Online Journalism

Meeting Channel 4’s digital commissioners

Today Channel 4’s digital commissioners were in Birmingham to explain their plans for 2010 and give the great and the good of the city’s creative community a run down of the dos and don’ts of pitching to the projects they’re running.

Jason Hall, head of innovation at Screen West Midlands had the job of introducing Louise Brown, head of cross platform commissioning, Matt Locke, commissioning editor, education and Tom Loosemore, head of 4ip.

Louise Brown started by making it clear that, in her role, she was looking to ‘increase the impact of Channel 4 online’. She explained that it wasn’t just breadth of impact that the channel was interested in, but ‘more interactive content’, and they would be looking to increase the depth of impact, too.
Louise used the examples of both Embarrassing Bodies and Hollyoaks to illustrate how interactivity is an increasingly important part of Channel 4’s mission and made some fascinating points about how interaction could be particularly effective with a youth audience. In particular, she said that interactivity on programmes aimed at older audiences were less likely to do well (down towards one per cent), while a series like Skins, aimed at a much younger audience, had something like 40 percent of its audience figures going online. She said that some of the online visitors may not have watched the programme on TV.

Next Matt Locke talked about commissioning ‘for attention’, keeping an audience and then, as he put it, giving that attention value. Because the channel is aware that young people spend 80 per cent of their time on sites that ‘manage the web for them’ it has looked to set up partnerships with social networks such as Bebo. He said young people are likely to come across the channel’s content in the various sites they visit. He also pointed out that visitors are more likely to return if they can leave an impression on a site, be that simple engagement through polls or feedback. He used the example of Battlefront, which featured ’20 campaigners to save the world’, and followed the lives of young activists featured. The website that accompanied the series, which operated for some time after the programmes had aired, became ‘a back office’ for their efforts, with several of the young people garnering considerable attention for their causes. Channel 4 has also experimented with gaming projects, notably Smokescreen, a sort of mock social network that attempts to teach young people about some of the effects using such sites can have in real life. In one challenge gamers are asked to help discover what one social network member is doing that evening. This gives game players an understanding of how, by using a social network, one can leave a trail of personally sensitive information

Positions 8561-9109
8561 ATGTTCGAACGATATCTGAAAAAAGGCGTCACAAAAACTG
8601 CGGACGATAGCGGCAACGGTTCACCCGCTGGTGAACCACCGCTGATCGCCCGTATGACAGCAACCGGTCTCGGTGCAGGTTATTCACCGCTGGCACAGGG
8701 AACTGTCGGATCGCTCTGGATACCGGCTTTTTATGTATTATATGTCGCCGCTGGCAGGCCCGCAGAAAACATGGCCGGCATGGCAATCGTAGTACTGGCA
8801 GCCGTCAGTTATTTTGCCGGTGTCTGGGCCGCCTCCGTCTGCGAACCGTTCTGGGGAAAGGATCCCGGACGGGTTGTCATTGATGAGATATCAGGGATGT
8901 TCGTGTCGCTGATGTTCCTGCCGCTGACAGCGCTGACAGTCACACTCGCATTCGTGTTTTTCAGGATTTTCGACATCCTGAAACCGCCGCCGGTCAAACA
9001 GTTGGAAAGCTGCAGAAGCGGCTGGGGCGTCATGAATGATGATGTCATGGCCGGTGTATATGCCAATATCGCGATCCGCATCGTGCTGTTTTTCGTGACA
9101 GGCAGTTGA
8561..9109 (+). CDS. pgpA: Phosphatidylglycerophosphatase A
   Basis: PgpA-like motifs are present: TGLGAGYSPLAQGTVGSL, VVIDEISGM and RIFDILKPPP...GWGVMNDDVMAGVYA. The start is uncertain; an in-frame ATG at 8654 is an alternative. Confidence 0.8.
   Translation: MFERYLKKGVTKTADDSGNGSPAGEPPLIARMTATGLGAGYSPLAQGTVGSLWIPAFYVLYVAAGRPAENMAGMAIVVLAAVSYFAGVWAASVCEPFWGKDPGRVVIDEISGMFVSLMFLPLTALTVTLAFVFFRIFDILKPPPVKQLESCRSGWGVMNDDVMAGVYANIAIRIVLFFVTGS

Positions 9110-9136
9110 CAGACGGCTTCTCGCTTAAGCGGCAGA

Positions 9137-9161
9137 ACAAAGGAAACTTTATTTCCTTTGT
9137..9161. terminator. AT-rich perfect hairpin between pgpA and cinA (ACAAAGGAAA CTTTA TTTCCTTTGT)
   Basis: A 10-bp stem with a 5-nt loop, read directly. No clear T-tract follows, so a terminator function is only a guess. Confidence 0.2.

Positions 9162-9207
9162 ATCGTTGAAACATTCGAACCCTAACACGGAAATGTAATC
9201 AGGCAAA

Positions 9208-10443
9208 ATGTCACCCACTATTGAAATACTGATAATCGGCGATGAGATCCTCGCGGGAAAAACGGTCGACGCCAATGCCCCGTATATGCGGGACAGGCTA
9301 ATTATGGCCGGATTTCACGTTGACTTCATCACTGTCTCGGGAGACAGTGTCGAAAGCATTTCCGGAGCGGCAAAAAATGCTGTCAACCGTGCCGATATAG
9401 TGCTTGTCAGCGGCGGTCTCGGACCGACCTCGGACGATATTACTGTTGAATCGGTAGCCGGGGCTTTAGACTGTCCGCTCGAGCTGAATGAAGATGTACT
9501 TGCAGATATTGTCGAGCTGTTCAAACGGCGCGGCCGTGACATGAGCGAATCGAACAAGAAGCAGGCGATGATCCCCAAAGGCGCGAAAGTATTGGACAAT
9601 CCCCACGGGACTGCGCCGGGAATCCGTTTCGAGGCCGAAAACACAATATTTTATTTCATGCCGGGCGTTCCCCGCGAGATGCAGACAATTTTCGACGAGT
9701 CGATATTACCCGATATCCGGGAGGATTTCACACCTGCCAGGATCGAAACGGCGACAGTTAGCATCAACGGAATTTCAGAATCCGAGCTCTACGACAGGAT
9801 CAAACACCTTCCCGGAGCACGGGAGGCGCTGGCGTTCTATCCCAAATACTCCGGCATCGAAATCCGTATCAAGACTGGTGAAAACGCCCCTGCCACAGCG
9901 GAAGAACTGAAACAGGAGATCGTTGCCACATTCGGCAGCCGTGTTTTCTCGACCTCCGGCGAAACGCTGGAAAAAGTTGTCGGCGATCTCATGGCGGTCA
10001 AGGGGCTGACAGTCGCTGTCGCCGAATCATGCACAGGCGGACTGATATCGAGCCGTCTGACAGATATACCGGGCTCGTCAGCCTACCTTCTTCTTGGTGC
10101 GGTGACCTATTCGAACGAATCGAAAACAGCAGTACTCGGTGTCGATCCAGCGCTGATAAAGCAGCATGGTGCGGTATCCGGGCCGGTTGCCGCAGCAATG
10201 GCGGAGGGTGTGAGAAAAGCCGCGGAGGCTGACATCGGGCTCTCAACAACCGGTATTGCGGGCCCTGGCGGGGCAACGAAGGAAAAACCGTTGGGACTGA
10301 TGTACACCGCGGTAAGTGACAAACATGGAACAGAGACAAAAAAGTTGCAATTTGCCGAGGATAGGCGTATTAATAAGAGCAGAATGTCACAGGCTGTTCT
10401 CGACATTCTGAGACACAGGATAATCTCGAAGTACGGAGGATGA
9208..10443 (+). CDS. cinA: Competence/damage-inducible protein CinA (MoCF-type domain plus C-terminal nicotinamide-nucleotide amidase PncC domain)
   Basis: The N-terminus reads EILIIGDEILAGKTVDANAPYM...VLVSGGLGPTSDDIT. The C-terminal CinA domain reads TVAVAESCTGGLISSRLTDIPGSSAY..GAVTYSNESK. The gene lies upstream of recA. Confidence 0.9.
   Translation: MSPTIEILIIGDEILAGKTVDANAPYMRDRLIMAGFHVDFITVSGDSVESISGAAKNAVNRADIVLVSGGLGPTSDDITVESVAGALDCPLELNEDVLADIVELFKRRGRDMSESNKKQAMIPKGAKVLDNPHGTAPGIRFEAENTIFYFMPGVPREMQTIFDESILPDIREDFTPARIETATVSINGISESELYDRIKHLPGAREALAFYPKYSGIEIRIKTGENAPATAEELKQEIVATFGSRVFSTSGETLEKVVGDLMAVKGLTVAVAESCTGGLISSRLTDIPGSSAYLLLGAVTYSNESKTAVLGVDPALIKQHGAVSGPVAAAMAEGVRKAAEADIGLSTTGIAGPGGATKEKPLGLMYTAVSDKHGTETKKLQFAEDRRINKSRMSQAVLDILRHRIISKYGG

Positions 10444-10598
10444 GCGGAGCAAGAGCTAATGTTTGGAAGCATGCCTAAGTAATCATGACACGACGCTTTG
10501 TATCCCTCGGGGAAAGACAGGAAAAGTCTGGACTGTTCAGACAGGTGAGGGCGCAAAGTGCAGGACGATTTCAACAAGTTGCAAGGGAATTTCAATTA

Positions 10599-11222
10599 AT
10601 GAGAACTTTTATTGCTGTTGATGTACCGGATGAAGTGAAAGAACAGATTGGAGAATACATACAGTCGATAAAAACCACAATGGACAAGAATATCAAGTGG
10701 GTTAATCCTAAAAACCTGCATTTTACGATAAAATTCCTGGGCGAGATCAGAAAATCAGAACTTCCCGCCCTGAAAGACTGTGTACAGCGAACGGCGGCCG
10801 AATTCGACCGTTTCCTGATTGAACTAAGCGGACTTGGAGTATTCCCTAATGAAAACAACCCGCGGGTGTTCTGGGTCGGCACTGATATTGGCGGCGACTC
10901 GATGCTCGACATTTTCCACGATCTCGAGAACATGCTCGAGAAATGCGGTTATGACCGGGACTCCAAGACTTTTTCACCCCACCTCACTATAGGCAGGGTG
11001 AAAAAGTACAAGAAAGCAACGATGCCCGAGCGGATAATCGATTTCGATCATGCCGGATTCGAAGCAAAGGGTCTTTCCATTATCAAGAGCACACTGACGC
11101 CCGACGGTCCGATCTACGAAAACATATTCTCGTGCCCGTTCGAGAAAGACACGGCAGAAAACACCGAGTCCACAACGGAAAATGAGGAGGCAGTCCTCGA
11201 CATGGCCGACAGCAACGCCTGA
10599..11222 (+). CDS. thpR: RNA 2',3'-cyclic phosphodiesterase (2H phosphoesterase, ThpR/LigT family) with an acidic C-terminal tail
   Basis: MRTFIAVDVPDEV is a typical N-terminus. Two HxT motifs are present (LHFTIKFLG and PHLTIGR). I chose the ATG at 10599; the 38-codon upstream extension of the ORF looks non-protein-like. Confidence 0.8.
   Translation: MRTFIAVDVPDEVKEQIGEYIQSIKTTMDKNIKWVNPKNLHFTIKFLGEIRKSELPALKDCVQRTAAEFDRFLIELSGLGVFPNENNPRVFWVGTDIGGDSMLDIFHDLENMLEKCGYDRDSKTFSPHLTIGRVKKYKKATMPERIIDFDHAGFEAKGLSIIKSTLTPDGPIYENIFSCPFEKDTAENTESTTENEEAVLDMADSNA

Finally, we heard from Tom Loosemore, unique among the digital commissioners in that he doesn’t have anything to do with TV! For those who didn’t know, Tom explained that 4ip is a pilot for Channel 4, and is about a year into its three year project of investment. This aims to deliver the channel’s founding values online: doing it first, inspiring change in peoples’ lives and making trouble in the public interest. Now on the lookout for ‘bigger, bolder’ projects and stimulating products, Tom said he was interested in helping hyperlocal journalism and mentioned Help Me Investigate, the Birmingham based website that has benefited from 4ip funding.
Much of Tom’s presentation was taken up with a guide to pitching successfully to 4ip. He made it absolutely clear that there are certain fundamentals that pitchers would have to meet. Firstly, any idea would need to have a clear understanding of how the project would become sustainable, either by commercial means or some other. He mentioned the example of Wikipedia as a non-commercial, but sustainable site. He also said that, so far, 4ip had never backed a project looking to find its revenue solely through advertising and pointed out that this is extremely difficult to do. It was also essential that the project is made possible by the new technologies 4ip is concerned with – that its centre of gravity is ‘participation or collaboration’. A failure to grasp these fundamentals had led to a fairly low success rate so far: out of some 1,700 approaches, only 40 or so had received funding.
Tom mentioned some themes that he’d be interested in exploring this year, including ‘holding power to account’, ‘MOT your life’ – encompassing health and well being – comedy (what Tom called ‘British fun’), art (in particular, collaboration and participation) and, finally, discoverability. By this he meant finding ways to make visible to individuals content that they might otherwise not come into contact with. One of Tom’s bugbears is ‘aggregation’ and portals. He said they hadn’t and wouldn’t be backing projects with these ideas at their centre.
He did present examples of a number of projects that have received backing, including Audioboo and Mapumental. He is also keen to extend 4ip’s interests in iPhone apps, and mentioned You Booze You Lose, a fun, but educational (he said) game that is in the process of being added to the Appstore. He also expressed serious interest in Android apps.

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